He will cleanse us from the guilt of our sins (vs 25).

He will replace our hearts/spirits which are dead and insensitive to God with hearts/spirits that are alive and sensitive to him (vs 26).

He will actually put his Spirit within us, thus imparting a new desire and ability to follow his will for our lives (vs 37).

Most people are open to this . . . the question is . . .

How do we get it?

From Nicodemus, we can infer two ways we don't get it:

Not by good works or religious discipline. If you could earn the new birth this way, Nicodemus would have already had it. As amazing as it may seem, there is no biblical correlation between your good works and receiving the new birth. Some of the people who committed the most terrible sins received the new birth, but some of the people who are most religious didn't receive it.

Not by believing Jesus was a good teacher sent by God. Nicodemus believed this (vs 2: "Rabbi"), but he didn't have the new birth. This is because Jesus is far more than just a good teacher; he is the unique Son of man, God-incarnate (vs 13)--who did something unique to make the new birth possible . . .

Read vs 14,15. The answer to this question, Jesus tells Nicodemus, is foreshadowed by a strange event recorded in the Old Testament. This event was well-known by Nicodemus (but not by most of us!). Read Num. 21:4-9. First let's make sure we understand the elements of this event, then we can see what Jesus says it foreshadowed.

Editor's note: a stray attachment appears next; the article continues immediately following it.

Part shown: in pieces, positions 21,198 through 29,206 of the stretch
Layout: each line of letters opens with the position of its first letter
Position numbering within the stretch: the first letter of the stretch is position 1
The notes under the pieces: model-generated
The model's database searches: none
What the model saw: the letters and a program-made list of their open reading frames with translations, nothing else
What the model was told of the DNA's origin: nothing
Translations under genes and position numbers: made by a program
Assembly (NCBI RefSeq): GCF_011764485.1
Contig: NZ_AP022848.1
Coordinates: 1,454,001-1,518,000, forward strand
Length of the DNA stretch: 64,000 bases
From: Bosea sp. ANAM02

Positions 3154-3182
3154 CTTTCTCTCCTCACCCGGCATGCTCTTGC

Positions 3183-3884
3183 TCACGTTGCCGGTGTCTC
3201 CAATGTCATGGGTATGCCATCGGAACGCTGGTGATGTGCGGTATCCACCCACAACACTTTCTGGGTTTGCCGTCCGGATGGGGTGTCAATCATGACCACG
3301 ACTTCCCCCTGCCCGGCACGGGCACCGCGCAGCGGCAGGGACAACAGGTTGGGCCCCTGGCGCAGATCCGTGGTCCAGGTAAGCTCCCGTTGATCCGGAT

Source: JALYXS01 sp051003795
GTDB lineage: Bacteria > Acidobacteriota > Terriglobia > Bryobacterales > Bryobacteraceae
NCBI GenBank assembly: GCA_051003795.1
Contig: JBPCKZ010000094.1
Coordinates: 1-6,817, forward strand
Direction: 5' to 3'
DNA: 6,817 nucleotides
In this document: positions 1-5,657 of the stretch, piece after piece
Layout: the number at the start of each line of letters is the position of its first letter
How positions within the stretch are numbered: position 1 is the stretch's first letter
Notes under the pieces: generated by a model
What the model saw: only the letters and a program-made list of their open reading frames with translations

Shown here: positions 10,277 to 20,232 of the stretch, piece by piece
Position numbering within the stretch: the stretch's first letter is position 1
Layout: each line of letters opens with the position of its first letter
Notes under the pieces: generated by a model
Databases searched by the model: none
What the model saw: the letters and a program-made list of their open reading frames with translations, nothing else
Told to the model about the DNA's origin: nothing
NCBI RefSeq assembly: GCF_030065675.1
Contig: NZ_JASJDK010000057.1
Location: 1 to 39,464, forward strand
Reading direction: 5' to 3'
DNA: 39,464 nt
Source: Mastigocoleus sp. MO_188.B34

The elements of the event:

The venomous serpents are clearly the judgment of God on the Israelites for their rebellion against him. Their sins were resulting in their deaths.

God's solution was very strange. Moses, God's appointed spokesman who did not participate in their rebellion, had to nevertheless identify himself with their sin. He did this by making a bronze serpent and personally holding it in clear view of the people.

God healed the guilty people when they simply looked at the bronze serpent. They didn't have to crawl over to it (because they were unable), but they did have to show that they trusted God's promise by looking at this unlikely means of healing.